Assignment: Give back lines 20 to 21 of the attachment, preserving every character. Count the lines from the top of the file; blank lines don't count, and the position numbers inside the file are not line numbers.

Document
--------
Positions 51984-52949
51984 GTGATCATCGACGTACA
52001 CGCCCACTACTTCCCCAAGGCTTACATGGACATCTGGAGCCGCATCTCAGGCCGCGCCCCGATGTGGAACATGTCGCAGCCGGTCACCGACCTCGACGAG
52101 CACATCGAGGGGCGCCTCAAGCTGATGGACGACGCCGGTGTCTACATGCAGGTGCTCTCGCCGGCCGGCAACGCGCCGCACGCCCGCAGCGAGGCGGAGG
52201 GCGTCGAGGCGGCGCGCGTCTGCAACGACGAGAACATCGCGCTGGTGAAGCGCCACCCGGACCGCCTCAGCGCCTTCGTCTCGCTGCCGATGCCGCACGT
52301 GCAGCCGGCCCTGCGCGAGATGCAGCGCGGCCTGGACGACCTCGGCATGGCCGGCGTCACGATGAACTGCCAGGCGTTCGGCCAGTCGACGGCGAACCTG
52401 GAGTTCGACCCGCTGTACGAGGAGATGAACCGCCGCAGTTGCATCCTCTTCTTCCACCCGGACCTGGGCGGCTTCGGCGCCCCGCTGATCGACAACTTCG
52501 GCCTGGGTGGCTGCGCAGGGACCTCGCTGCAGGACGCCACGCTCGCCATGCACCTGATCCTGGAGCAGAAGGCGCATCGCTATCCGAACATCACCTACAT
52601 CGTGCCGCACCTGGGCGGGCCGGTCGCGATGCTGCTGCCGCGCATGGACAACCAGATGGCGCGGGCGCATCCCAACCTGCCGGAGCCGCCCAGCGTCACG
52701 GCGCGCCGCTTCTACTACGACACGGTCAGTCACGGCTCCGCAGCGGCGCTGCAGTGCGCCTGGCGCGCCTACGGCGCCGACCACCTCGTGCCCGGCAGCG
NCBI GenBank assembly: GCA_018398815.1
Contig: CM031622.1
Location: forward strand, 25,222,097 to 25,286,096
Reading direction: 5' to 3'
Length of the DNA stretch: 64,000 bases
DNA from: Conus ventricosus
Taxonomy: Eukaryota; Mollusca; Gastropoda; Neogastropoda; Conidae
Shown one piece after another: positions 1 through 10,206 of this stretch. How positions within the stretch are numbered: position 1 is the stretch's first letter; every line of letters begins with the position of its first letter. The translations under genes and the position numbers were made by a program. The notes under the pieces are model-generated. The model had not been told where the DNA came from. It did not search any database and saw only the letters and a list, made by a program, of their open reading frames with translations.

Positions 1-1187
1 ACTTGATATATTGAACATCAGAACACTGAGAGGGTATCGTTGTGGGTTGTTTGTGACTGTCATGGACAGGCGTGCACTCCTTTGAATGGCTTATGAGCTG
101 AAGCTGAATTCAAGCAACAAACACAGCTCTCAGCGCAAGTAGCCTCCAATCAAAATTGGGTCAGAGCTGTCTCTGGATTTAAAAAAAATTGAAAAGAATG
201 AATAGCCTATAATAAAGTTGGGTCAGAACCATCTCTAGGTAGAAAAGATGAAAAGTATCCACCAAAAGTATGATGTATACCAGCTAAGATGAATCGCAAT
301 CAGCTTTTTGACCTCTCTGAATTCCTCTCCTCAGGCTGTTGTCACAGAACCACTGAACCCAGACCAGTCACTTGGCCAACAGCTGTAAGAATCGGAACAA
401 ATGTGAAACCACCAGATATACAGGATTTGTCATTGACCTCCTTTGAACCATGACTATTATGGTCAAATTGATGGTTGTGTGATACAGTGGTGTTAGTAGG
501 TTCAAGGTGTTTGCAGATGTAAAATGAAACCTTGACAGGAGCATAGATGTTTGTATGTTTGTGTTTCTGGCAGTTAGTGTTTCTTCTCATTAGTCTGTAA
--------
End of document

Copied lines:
1 ACTTGATATATTGAACATCAGAACACTGAGAGGGTATCGTTGTGGGTTGTTTGTGACTGTCATGGACAGGCGTGCACTCCTTTGAATGGCTTATGAGCTG
101 AAGCTGAATTCAAGCAACAAACACAGCTCTCAGCGCAAGTAGCCTCCAATCAAAATTGGGTCAGAGCTGTCTCTGGATTTAAAAAAAATTGAAAAGAATG